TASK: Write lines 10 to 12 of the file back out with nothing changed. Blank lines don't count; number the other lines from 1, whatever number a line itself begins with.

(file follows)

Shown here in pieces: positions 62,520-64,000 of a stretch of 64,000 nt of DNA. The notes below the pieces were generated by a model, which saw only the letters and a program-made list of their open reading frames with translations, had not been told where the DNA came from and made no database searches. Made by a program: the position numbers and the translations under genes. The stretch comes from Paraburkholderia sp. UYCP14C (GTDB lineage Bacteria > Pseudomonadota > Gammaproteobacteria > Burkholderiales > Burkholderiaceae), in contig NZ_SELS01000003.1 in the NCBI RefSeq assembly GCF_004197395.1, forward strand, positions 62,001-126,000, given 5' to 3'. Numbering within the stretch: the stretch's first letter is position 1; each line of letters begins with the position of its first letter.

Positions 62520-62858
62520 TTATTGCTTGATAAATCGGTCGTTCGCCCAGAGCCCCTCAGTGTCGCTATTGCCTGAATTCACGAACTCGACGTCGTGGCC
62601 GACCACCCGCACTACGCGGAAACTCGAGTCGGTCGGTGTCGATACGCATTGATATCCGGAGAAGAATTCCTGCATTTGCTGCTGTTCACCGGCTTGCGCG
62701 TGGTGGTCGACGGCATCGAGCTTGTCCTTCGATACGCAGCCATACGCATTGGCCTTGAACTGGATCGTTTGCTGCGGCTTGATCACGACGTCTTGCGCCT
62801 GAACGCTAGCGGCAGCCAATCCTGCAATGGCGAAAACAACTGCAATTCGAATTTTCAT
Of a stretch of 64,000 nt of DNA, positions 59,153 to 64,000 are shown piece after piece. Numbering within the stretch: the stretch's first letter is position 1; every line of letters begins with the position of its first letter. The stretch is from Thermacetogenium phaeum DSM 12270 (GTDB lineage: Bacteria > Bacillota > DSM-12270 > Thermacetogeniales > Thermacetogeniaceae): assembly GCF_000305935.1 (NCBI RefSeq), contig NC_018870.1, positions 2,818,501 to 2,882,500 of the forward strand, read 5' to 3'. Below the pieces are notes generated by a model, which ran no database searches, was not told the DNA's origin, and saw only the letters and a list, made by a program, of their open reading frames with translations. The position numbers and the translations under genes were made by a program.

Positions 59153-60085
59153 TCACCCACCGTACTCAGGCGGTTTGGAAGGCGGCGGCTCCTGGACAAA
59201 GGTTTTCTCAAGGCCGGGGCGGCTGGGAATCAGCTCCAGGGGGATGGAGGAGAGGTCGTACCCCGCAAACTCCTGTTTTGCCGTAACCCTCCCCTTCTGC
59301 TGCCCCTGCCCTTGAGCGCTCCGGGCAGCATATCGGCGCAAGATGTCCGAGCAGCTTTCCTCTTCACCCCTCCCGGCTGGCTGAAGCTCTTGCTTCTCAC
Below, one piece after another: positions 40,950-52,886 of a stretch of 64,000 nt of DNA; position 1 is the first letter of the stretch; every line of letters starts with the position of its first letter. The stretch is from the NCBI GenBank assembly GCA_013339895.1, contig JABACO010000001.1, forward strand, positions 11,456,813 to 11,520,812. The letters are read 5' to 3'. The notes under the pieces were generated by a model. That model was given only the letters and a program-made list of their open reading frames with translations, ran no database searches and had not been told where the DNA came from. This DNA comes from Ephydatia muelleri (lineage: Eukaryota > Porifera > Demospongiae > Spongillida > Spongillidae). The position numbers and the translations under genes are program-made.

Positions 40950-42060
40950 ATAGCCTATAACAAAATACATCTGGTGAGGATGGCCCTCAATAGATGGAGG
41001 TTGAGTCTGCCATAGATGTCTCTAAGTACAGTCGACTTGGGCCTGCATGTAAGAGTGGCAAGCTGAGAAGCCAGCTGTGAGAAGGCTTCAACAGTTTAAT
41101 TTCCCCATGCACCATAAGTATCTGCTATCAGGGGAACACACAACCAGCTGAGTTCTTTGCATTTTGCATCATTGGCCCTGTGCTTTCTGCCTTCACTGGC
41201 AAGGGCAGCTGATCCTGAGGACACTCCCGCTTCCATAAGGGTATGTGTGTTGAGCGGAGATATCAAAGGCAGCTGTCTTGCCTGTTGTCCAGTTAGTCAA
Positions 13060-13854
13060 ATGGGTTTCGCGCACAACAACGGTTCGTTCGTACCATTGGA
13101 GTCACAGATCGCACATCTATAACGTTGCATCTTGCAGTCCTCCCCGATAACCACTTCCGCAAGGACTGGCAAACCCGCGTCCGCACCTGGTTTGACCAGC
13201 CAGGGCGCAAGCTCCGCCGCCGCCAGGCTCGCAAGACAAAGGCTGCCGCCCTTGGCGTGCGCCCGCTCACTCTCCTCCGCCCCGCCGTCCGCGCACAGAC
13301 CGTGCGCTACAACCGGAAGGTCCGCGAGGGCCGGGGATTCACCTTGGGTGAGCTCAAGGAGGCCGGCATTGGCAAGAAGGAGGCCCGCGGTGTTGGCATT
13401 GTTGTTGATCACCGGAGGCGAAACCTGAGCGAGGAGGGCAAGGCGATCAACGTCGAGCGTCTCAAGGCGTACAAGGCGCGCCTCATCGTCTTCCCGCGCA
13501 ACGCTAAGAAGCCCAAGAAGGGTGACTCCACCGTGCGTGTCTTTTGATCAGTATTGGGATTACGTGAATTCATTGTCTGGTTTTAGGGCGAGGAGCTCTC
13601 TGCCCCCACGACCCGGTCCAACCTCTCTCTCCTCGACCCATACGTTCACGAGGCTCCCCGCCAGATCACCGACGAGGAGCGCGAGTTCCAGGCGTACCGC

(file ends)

59201 GGTTTTCTCAAGGCCGGGGCGGCTGGGAATCAGCTCCAGGGGGATGGAGGAGAGGTCGTACCCCGCAAACTCCTGTTTTGCCGTAACCCTCCCCTTCTGC
59301 TGCCCCTGCCCTTGAGCGCTCCGGGCAGCATATCGGCGCAAGATGTCCGAGCAGCTTTCCTCTTCACCCCTCCCGGCTGGCTGAAGCTCTTGCTTCTCAC
Below, one piece after another: positions 40,950-52,886 of a stretch of 64,000 nt of DNA; position 1 is the first letter of the stretch; every line of letters starts with the position of its first letter. The stretch is from the NCBI GenBank assembly GCA_013339895.1, contig JABACO010000001.1, forward strand, positions 11,456,813 to 11,520,812. The letters are read 5' to 3'. The notes under the pieces were generated by a model. That model was given only the letters and a program-made list of their open reading frames with translations, ran no database searches and had not been told where the DNA came from. This DNA comes from Ephydatia muelleri (lineage: Eukaryota > Porifera > Demospongiae > Spongillida > Spongillidae). The position numbers and the translations under genes are program-made.